# Step-by-step examples: Part 1¶

## The Ptolemy variety for SL(*N*, **C**)¶

Given a SnapPy triangulation, we obtain the reduced Ptolemy variety to find
SL(2, **C**)-representations as follows:

```
>>> M=Manifold("m003")
>>> M.ptolemy_variety(N = 2)
Ptolemy Variety for m003, N = 2
c_0011_0 * c_0101_0 + c_0011_0^2 - c_0101_0^2
c_0011_0 * c_0101_0 + c_0011_0^2 - c_0101_0^2
- 1 + c_0011_0
```

The result of `M.ptolemy_variety(2)`

is an object of type `PtolemyVariety`

.

**Remark:** The exact formatting of the output might change between SnapPy versions and sage.

**Remark:** The first two equations are the two Ptolemy relations
for the two tetrahedra in `m003`

. The last equation reduces the Ptolemy variety.

Similar, we can obtain the Ptolemy variety for higher *N*, say SL(3, **C**):

```
>>> M=Manifold("m004")
>>> M.ptolemy_variety(3)
Ptolemy Variety for m003, N = 3
c_0012_0 * c_1101_0 + c_0012_1 * c_0111_0 - c_0102_0 * c_1011_0
c_0012_1 * c_1110_0 - c_0102_0 * c_0111_0 + c_0102_1 * c_1011_0
c_0012_0 * c_0111_0 + c_0102_0 * c_1101_0 - c_0102_1 * c_1110_0
c_0012_0 * c_1110_0 + c_0012_1 * c_1011_0 - c_0102_1 * c_1101_0
- c_0012_0 * c_0111_0 - c_0012_1 * c_1101_0 + c_0102_1 * c_1011_0
- c_0012_0 * c_1110_0 - c_0102_0 * c_1011_0 + c_0102_1 * c_0111_0
- c_0012_1 * c_0111_0 + c_0102_0 * c_1110_0 - c_0102_1 * c_1101_0
- c_0012_0 * c_1011_0 - c_0012_1 * c_1110_0 + c_0102_0 * c_1101_0
- 1 + c_0012_0
- 1 + c_0111_0
```

**Remark:** Similarly, we obtain four Ptolemy relations for each of the two tetrahedra in `m004`

corresponding to the four subsimplices of a tetrahedron we get for *N*=3 (see Figure 2 of [GTZ2011]).

## Using auto-completion¶

Let us assign a Ptolemy variety to `p`

and then type `p.`

:

```
>>> p=Manifold("m003").ptolemy_variety(2)
>>> p.
```

If we are in SnapPy, sage or ipython, we can now hit the tab-key and see a list of attributes and methods available for a Ptolemy variety:

```
>>> p.
p.canonical_representative p.filename_base p.to_magma
p.compute_decomposition p.path_to_file p.to_magma_file
p.compute_solutions p.py_eval_section p.variables
p.degree_to_shapes p.py_eval_variable_dict p.variables_with_non_zero_condition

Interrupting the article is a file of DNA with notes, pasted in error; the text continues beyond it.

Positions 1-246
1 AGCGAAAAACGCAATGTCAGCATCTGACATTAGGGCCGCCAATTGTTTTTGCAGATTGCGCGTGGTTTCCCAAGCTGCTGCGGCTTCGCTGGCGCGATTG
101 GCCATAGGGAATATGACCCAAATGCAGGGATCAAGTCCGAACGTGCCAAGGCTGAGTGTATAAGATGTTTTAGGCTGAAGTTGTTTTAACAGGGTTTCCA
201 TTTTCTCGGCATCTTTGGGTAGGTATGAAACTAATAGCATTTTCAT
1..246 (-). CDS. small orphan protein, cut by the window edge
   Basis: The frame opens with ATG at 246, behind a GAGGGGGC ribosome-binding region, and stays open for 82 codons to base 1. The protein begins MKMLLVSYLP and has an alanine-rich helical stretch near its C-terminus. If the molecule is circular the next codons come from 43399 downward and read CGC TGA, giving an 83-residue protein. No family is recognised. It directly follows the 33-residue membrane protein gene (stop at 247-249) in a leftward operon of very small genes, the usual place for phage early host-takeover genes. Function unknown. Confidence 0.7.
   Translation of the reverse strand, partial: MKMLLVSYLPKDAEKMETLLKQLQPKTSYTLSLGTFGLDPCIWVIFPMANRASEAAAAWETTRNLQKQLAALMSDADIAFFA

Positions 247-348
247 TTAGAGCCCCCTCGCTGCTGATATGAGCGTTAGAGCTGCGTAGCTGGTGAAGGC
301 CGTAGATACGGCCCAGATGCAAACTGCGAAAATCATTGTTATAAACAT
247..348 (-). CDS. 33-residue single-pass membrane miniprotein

p.equations p.retrieve_decomposition
p.equations_with_non_zero_condition p.retrieve_solutions
```

We can get further help by using the `?`

:

```
>>> p.filename_base?
...
Definition: p.filename_base(self)
Docstring:
Preferred filename base for writing out this Ptolemy variety
...
```

This is a general mechanism and works for all objects in SnapPy, sage or ipython.

## Retrieving exact solutions from the database¶

Given a Ptolemy variety, we can access the database at ptolemy.unhyperbolic.org to retrieve solutions for it with `retrieve_solutions`

(if this is not working, please check your Internet connection):

```
>>> p=Manifold("m003").ptolemy_variety(2)
>>> sols=p.retrieve_solutions()
Trying to retrieve solutions from http://ptolemy.unhyperbolic.org/data/pgl2/OrientableCuspedCensus/02_tetrahedra/m003__sl2_c0.magma_out ...
Parsing..
>>> sols
[PtolemyCoordinates(
{'c_0011_0': 1,
'c_0011_1': -1,
'c_0101_0': Mod(x, x^2 - x - 1),
'c_0101_1': Mod(-x, x^2 - x - 1),
'c_0110_0': Mod(-x, x^2 - x - 1),
'c_0110_1': Mod(x, x^2 - x - 1),
'c_1001_0': -1,
'c_1001_1': 1,
'c_1010_0': Mod(x, x^2 - x - 1),
'c_1010_1': Mod(-x, x^2 - x - 1),
'c_1100_0': 1,
'c_1100_1': -1,
's_0_0': 1,
's_0_1': 1,
's_1_0': 1,
's_1_1': 1,
's_2_0': 1,
's_2_1': 1,
's_3_0': 1,
's_3_1': 1},
is_numerical = False, ...)]
```

The result is a list of solutions (up to Galois conjugation), here the list contains only one solution. Let us pick that one:

```
>>> len(sols)
1
>>> sol = sols[0]
PtolemyCoordinates(
{'c_0011_0': 1,
'c_0011_1': -1,